According to The Blackbird Archive, she has been kept indoors and intact since arriving at the museum. If only all of the surviving Blackbirds had been shown the same respect.
Nicknamed 'The Bastard', tail number 17981 was the only SR-71C ever built. She is a hybrid of the aft section of YF-12A number 06934, whose internal systems were damaged beyond repair, and a static test model of a cockpit. After 951, one of the two SR-71 trainers, crashed, 981 was cobbled together to replace her. 981 is currently on indoor display at Hill AFB Museum in Roy, UT.
USGS photos show 981 --- years apart.
A-12 tail number 06926 was lost in the first blackbird crash on 24 May 1963 about 14 miles south of Wendover, UT. CIA pilot Ken Collins escaped unharmed, and his account of the crash is online. Peter Merlin also shares the account of his discovery of the crash site in 2003.
Larger pieces of the wreckage were returned to Groom Lake Test Facility, where they are presumably buried. The marker location is the approximate crash site.
A-12 tail number 06928 ran out of fuel while returning to Groom Lake Test Facility on 05 Jan 1967. A malfunctioning fuel gauge was at fault. CIA pilot Walter Ray ejected, but was killed when he did not separate from his seat, and his parachute failed to deploy.
Tom Mahood conducted a multi-year search for the remains of 928, and has written a fascinating account of his discovery of the crash site. The marker location is approximate.
Due to an improperly installed Stability Augmentation System, A-12 tail number 06929 crashed 7 seconds after takeoff from Groom Lake Test Facility 28 Dec 1965. CIA pilot Mele Vojvodich ejected safely.
There is no visible crash scar on the 1968 USGS photo, but the base saw a lot of construction around this time and the site may have been scraped over by then.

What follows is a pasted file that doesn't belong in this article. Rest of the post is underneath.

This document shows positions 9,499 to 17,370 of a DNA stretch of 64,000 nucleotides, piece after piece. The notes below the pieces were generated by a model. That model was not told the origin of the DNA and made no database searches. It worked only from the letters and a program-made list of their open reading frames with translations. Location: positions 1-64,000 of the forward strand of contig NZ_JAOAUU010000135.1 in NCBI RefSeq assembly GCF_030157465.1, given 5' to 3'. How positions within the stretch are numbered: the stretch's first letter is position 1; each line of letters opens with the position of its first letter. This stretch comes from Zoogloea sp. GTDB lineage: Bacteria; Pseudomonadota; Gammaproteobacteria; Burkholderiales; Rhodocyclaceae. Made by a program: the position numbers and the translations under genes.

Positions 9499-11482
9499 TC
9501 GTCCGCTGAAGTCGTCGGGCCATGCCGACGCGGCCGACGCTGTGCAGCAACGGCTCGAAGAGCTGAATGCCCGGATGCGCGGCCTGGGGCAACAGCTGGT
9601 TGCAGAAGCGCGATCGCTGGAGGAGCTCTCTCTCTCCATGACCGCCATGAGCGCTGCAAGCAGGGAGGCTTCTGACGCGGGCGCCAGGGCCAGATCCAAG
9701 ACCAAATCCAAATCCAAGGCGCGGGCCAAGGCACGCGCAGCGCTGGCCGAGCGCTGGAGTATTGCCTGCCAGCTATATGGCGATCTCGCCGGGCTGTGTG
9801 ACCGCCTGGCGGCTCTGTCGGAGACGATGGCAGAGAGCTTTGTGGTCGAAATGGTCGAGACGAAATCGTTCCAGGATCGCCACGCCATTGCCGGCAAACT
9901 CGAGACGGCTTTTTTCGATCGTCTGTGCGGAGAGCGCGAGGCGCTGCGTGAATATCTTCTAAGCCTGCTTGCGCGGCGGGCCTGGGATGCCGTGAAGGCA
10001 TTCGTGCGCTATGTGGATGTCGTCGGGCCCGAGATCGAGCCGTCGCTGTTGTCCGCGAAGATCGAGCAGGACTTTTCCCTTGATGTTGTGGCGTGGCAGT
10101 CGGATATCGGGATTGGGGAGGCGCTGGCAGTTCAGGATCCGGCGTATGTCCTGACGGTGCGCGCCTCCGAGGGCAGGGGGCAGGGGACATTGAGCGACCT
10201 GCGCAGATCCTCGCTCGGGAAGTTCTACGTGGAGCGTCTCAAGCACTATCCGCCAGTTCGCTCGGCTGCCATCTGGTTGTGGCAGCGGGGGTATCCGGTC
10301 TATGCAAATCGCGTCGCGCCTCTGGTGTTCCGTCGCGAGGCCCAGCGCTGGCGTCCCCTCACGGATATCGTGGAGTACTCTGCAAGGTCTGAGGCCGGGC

A-12 tail number 06932 crashed at sea near the Philippines on 04 Jun 1968 (05 Jun local). Onboard sensors reported overheating and fuel flow problems in the starboard engine. No trace of the plane or pilot Jack Weeks was ever found.
Marker location approximate, based on a newspaper article stating the "search was concentrated ... about 600 miles south of Okinawa and 500 miles east of Manila".
The internal systems of YF-12A tail number 06934 were damaged beyond repair by overheating during a test flight 14 Aug 1966. Pilot Col Vern Henderson and FCO Capt Jim Cooney landed safely.
The aft section of the airframe was mated with a static test nose and cockpit to construct SR-71C #64-17981, the only 'C' model ever built. Marker points to 981.
A ruptured fuel line caused a fire in the right engine that led to the 24 Jun 1971 crash of YF-12A tail number 06936 on approach to Edwards AFB. Pilot Lt Col Ronald Layton and RSO Billy Curtis both ejected safely.
Peter Merlin and Tony Moore of the X-Hunters have more information on the crash and their discovery of the site.
The wreckage was presumably returned to Edwards AFB and buried. Marker shows the landfill at Edwards.
A-12 tail number 06939 crashed 09 Jul 1964 on final approach to Groom Lake Test Facility due to malfunctioning servos for the starboard control surfaces. Lockheed test pilot Bill Park ejected safely at an altitude of 500 feet.